Installed my new laptop, and everything seemed to work, out of the box. Almost everything.
The audio was quite annoying. First of all, every application got it's own volume setting. In theory that is a nice idea, and you can control and manage the volume for every application separately. In practice, this is a nightmare: try changing the volume of an application which only once in a while sends a short notification. Or try changing the volume of the sound when you close the laptop lid. On top of that, the volume for applications like Chome and Firefox seem to be stuck at 100%. Every time I change the volume, the setting is back on "loud" the next time the browser plays something.
Second the global volume settings (Fn+"Volume up" or Fn+"Volume down") seem to have no effect at all.
Continue reading "Audio "too loud" and volume switch not working in Ubuntu"
Sometimes old computers are not updated quickly enough, or just kept running ...
root@system ~ # lsb_release -a
No LSB modules are available.
Distributor ID: Ubuntu
Description: Ubuntu 16.10
And so it happens that the support for Ubuntu 16.10 (codename: yakkety) came to an end, and the packages were removed from the regular Ubuntu servers. Trying to run an upgrade (do-release-upgrade) ended in the following message:
Checking package manager
Can not upgrade
An upgrade from 'yakkety' to 'artful' is not supported with this tool.
Continue reading "Upgrade from Ubuntu 16.10 (yakkety) to 17.10 (artful)"
Sometimes update-initramfs leaves old initrd images around in /boot, even when the kernel package is deinstalled. Deleting the file does not help, the next run of update-initramfs will recreate the file.
The solution is simple: all kernels which need to be rebuild are in /var/lib/initramfs-tools/ - just delete the old ones, and the images in /boot, and they will not be recreated.
Last year I posted about how to configure "locales" in Debian or Ubuntu, using Ansible. Back then I did not know that there is an Ansible "debconf" module available, and I have no idea how I could miss it. Anyway, this makes things a bit easier, but not much.
First of all, the module let's you both set and query values. However because the "locales" package does not use debconf for the list of locales, but stores this list in /etc/locale.gen, things are still unnecessary complicated. But I managed to get it working without having to use an additional file as flag if this step was completed before.
Continue reading "Configuring "locales" in Debian and Ubuntu, using Ansible - Reloaded"
LXC is one of many available containerization solutions for Linux. Ansible has basic support for LXC integrated, which is fine if you do not intend to do much inside of the container (aka: fire & forget). My goal however is to start a full flavored container, and manage this container with Ansible as well. That's where things get a bit tricky, and looking around I couldn't find much documentation how to do this.
This posting describes my approach.
Continue reading "Ansible and LXC Containers"
After updating Linux packages, it sometimes is required to reboot the host. Debian and Ubuntu provide this information by the presence of a special file: /var/run/reboot-required. Ansible makes it easy to reboot a host, but there are a few aspects which need attention.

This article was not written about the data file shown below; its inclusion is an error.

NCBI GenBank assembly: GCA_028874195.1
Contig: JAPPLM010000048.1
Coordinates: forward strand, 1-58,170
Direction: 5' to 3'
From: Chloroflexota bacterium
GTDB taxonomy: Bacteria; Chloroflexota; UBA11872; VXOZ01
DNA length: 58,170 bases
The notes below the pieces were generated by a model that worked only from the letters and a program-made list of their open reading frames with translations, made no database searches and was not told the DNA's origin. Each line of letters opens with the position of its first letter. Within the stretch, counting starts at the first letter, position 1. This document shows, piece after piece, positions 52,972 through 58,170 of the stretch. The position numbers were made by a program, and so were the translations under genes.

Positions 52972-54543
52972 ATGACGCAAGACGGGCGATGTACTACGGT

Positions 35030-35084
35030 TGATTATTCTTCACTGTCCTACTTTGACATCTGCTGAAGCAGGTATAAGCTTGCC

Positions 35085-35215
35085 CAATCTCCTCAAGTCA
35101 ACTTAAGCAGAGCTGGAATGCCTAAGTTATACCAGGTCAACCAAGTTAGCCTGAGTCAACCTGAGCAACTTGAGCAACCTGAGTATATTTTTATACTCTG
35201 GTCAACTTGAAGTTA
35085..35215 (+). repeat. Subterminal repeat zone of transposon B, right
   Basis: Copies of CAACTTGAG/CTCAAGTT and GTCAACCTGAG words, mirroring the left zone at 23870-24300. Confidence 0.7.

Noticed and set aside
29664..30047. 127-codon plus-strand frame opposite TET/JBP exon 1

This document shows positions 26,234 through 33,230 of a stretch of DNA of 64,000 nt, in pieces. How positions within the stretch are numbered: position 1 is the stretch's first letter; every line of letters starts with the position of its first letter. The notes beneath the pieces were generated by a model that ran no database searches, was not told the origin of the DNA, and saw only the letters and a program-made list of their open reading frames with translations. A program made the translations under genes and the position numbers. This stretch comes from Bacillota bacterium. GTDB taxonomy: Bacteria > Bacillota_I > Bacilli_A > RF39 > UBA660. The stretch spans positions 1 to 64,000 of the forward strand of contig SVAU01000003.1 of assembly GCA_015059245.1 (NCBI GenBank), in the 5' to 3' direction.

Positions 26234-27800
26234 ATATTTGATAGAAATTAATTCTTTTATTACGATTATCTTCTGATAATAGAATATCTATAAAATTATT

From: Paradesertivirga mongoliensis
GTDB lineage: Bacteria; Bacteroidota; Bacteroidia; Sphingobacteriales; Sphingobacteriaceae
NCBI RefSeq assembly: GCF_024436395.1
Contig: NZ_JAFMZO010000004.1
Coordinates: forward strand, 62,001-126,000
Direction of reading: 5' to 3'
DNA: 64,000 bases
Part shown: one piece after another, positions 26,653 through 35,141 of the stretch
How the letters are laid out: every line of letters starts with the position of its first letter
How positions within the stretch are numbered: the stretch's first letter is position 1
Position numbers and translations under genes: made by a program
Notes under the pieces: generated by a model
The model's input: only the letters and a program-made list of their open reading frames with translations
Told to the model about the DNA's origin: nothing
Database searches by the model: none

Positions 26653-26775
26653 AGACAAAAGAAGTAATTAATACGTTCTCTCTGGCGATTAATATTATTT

Continue reading "Execute a required reboot, with Ansible (Debian/Ubuntu)"
Missing locale settings will result in error messages like:
ads@ansible-ubuntu-03:~$ perl --version
perl: warning: Setting locale failed.
perl: warning: Please check that your locale settings:
LANGUAGE = "en_US:en",
LC_ALL = (unset),
LC_PAPER = "de_DE.UTF-8",
LC_ADDRESS = "de_DE.UTF-8",
LC_MONETARY = "de_DE.UTF-8",
LC_NUMERIC = "de_DE.UTF-8",
LC_TELEPHONE = "de_DE.UTF-8",
LC_IDENTIFICATION = "de_DE.UTF-8",
LC_MEASUREMENT = "de_DE.UTF-8",
LC_TIME = "de_DE.UTF-8",
LC_NAME = "de_DE.UTF-8",
LANG = "en_US.UTF-8"
are supported and installed on your system.
perl: warning: Falling back to a fallback locale ("en_US.UTF-8").
This can be configured, but unfortunately the "locale" package does not use the debconf database. This makes it more complicated to configure the locales settings using Ansible.
Continue reading "Configuring "locales" in Debian and Ubuntu, using Ansible"
When using XEN you can start virtual machines using "xm create". However after rebooting the host machine, the virtual machines are not started automatically. This minor problem is easy to solve. Let's say the configuration for the virtual machine is in /etc/xen/pluto.cfg:
mkdir -p /etc/xen/auto
ln -s /etc/xen/pluto.cfg .
This creates a link to autostart the virtual machine. The source of the symlink must be an absolute path.
In addition to the symlink, the "pluto.cfg" file must contain the following entries:
on_xend_stop = 'shutdown'
on_xend_start = 'start'
If you are using the "xm" toolkit, you can add these two lines to the template in /etc/xen-tools/xm.tmpl. After these changes, "pluto" starts when the host system starts.
If the calendar plugin Thunderbird Lightning stops working after a system upgrade (Ubuntu 8.04 -> 9.10 in my case), just reinstall the libstdc++5 library. Before installing the library you have to deinstall the plugin from thunderbird and reinstall it afterwards.
The Thunderbird behaviour is a bit curious: the calendar and todo tabs are shown, but all previously defined calendars are missing. In addition it is not possible to add new calendars, these options are greyed out.
Eine standardmäßige Ubuntu Installation ist der Meinung, als Papierformat "Letter" nutzen zu wollen.
Dies lässt sich folgendermaßen umstellen:
sudo dpkg-reconfigure libpaper1
Und dann A4 als Papierformat auswählen. Danach ist der Cups Printservice noch neu zu starten:
sudo /etc/init.d/cups restart